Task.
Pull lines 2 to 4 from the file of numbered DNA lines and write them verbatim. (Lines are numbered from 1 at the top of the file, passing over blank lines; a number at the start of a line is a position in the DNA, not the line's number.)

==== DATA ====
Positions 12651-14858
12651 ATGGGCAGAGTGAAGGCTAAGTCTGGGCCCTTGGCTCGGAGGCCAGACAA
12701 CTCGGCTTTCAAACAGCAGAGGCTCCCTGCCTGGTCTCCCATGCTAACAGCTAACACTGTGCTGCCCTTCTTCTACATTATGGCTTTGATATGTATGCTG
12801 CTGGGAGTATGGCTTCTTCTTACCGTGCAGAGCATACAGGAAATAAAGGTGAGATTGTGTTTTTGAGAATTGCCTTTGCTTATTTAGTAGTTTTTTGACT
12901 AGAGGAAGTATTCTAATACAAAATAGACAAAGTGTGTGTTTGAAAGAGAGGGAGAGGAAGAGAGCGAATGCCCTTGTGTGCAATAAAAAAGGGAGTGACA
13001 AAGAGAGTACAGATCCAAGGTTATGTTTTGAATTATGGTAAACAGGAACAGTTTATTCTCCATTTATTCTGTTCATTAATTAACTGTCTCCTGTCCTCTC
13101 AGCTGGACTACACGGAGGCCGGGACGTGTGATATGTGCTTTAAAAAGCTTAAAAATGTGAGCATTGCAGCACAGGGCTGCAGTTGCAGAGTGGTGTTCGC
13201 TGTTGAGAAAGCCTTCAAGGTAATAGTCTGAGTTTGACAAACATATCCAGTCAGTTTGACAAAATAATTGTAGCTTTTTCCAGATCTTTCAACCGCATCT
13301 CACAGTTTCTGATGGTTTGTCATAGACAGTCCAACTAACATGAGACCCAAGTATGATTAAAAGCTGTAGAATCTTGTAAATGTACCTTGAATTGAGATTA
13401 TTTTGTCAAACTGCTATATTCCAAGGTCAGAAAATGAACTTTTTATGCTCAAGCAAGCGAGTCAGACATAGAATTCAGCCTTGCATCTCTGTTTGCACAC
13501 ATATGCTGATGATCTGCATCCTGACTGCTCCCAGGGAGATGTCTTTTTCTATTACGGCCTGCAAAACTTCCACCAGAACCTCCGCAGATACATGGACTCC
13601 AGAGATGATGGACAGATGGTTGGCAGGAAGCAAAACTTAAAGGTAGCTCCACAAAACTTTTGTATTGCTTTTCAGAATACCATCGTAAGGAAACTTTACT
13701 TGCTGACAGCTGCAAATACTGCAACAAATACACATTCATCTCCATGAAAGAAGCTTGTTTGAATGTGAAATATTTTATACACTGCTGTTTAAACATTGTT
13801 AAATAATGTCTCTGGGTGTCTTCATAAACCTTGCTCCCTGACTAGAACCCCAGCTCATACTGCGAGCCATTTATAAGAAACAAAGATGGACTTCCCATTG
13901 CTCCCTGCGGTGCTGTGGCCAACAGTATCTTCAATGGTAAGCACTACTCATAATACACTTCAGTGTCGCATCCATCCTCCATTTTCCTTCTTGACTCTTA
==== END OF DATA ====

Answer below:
12651 ATGGGCAGAGTGAAGGCTAAGTCTGGGCCCTTGGCTCGGAGGCCAGACAA
12701 CTCGGCTTTCAAACAGCAGAGGCTCCCTGCCTGGTCTCCCATGCTAACAGCTAACACTGTGCTGCCCTTCTTCTACATTATGGCTTTGATATGTATGCTG
12801 CTGGGAGTATGGCTTCTTCTTACCGTGCAGAGCATACAGGAAATAAAGGTGAGATTGTGTTTTTGAGAATTGCCTTTGCTTATTTAGTAGTTTTTTGACT